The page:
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BY BRIAN RIEDL – The White House on July 22, 2010, released its updated federal budget projections. By releasing the report late on a Friday afternoon—a longtime Washington tradition for stories that politicians want to bury—the Obama Administration is effectively admitting that its budget numbers will not be well-received.

The “Mid-Session Budget Review” projects that this year’s budget deficit will reach $1.471 trillion, or 10 percent of the economy. In nominal dollars, it’s the largest deficit in American history. As a percentage of the economy, it’s the largest deficit since World War II.

This will be the second consecutive year of trillion-dollar deficits that approach 10 percent of the economy. By comparison, the previous post–World War II record was 6 percent of the economy in 1983. Under President George W. Bush, deficits typically ranged between $160 billion and $400 billion (around 3 percent of the economy).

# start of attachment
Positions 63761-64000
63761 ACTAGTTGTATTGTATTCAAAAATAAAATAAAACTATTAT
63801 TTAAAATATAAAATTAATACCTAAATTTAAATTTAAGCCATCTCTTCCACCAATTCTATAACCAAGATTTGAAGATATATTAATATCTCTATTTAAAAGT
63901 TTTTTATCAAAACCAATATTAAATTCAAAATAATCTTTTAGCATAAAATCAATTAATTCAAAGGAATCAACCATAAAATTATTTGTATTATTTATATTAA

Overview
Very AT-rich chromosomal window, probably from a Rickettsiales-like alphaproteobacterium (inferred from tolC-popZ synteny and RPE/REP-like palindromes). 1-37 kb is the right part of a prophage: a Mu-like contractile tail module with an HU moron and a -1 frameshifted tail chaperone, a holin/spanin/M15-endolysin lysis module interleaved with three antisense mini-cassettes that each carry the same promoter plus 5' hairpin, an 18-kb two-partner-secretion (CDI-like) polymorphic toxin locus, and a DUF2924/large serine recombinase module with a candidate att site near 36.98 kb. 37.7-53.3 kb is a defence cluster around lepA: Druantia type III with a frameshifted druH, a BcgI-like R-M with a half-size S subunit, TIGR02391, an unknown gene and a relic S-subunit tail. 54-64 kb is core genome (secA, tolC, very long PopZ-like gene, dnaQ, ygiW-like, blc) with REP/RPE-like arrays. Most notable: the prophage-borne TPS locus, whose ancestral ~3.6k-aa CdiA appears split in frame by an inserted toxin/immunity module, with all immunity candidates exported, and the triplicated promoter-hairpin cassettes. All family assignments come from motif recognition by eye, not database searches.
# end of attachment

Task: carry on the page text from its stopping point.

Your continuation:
And the Obama Administration concedes that these large deficits are here to stay. It projects another $1.4 trillion deficit in 2011, followed by sustained deficits that never fall below $698 billion. The national debt held by the public—$5.8 trillion at the end of 2008—would soar to $18.5 trillion by the end of this decade.

These future deficits are driven almost exclusively by rising spending. President Obama’s budget would push inflation-adjusted federal spending past $36,000 per household by 2020—$12,000 above the level that prevailed under President Bush. Even President Obama’s enormous and anti-growth $3 trillion tax increase proposal won’t stop this spending spree from pushing the national debt to economically dangerous levels.

The Mid-Session Budget Review also confirms the failure of Obama’s economic agenda. The President concedes that the unemployment rate will remain at nearly 10 percent this year and not revert to pre-recession levels until 2016—and even that is based on the same optimistic Keynesian economic models that claim the stimulus created or saved 3 million jobs. If this is economic policy success, one wonders how failure would look.

With the Mid-Session Budget Review, the Obama White House has once again confirmed its agenda of runaway spending, surging taxes, and soaring budget deficits. And its economic figures concede that high unemployment rates will be a mainstay of the Obama presidency.

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Brian Riedl Author Brian Riedl is with Heritage.org

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